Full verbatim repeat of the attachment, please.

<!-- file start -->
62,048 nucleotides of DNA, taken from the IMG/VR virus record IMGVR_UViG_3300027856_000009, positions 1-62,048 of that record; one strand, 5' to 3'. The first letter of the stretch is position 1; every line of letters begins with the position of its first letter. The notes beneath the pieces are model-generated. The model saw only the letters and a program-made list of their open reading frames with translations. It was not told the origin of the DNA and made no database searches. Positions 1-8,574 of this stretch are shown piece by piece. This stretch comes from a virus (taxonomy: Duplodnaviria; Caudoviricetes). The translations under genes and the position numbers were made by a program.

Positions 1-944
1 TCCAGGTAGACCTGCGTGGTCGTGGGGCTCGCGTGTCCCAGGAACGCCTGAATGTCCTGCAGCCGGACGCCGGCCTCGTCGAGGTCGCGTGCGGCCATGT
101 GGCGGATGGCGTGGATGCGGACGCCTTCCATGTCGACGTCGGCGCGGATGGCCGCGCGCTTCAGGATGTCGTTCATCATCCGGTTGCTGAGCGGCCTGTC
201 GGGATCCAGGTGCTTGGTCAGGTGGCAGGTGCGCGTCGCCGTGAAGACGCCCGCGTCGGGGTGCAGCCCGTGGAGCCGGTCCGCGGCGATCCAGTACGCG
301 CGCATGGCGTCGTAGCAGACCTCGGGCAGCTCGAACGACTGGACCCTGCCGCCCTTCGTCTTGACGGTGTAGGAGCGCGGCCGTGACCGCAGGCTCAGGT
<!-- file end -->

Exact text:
62,048 nucleotides of DNA, taken from the IMG/VR virus record IMGVR_UViG_3300027856_000009, positions 1-62,048 of that record; one strand, 5' to 3'. The first letter of the stretch is position 1; every line of letters begins with the position of its first letter. The notes beneath the pieces are model-generated. The model saw only the letters and a program-made list of their open reading frames with translations. It was not told the origin of the DNA and made no database searches. Positions 1-8,574 of this stretch are shown piece by piece. This stretch comes from a virus (taxonomy: Duplodnaviria; Caudoviricetes). The translations under genes and the position numbers were made by a program.

Positions 1-944
1 TCCAGGTAGACCTGCGTGGTCGTGGGGCTCGCGTGTCCCAGGAACGCCTGAATGTCCTGCAGCCGGACGCCGGCCTCGTCGAGGTCGCGTGCGGCCATGT
101 GGCGGATGGCGTGGATGCGGACGCCTTCCATGTCGACGTCGGCGCGGATGGCCGCGCGCTTCAGGATGTCGTTCATCATCCGGTTGCTGAGCGGCCTGTC
201 GGGATCCAGGTGCTTGGTCAGGTGGCAGGTGCGCGTCGCCGTGAAGACGCCCGCGTCGGGGTGCAGCCCGTGGAGCCGGTCCGCGGCGATCCAGTACGCG
301 CGCATGGCGTCGTAGCAGACCTCGGGCAGCTCGAACGACTGGACCCTGCCGCCCTTCGTCTTGACGGTGTAGGAGCGCGGCCGTGACCGCAGGCTCAGGT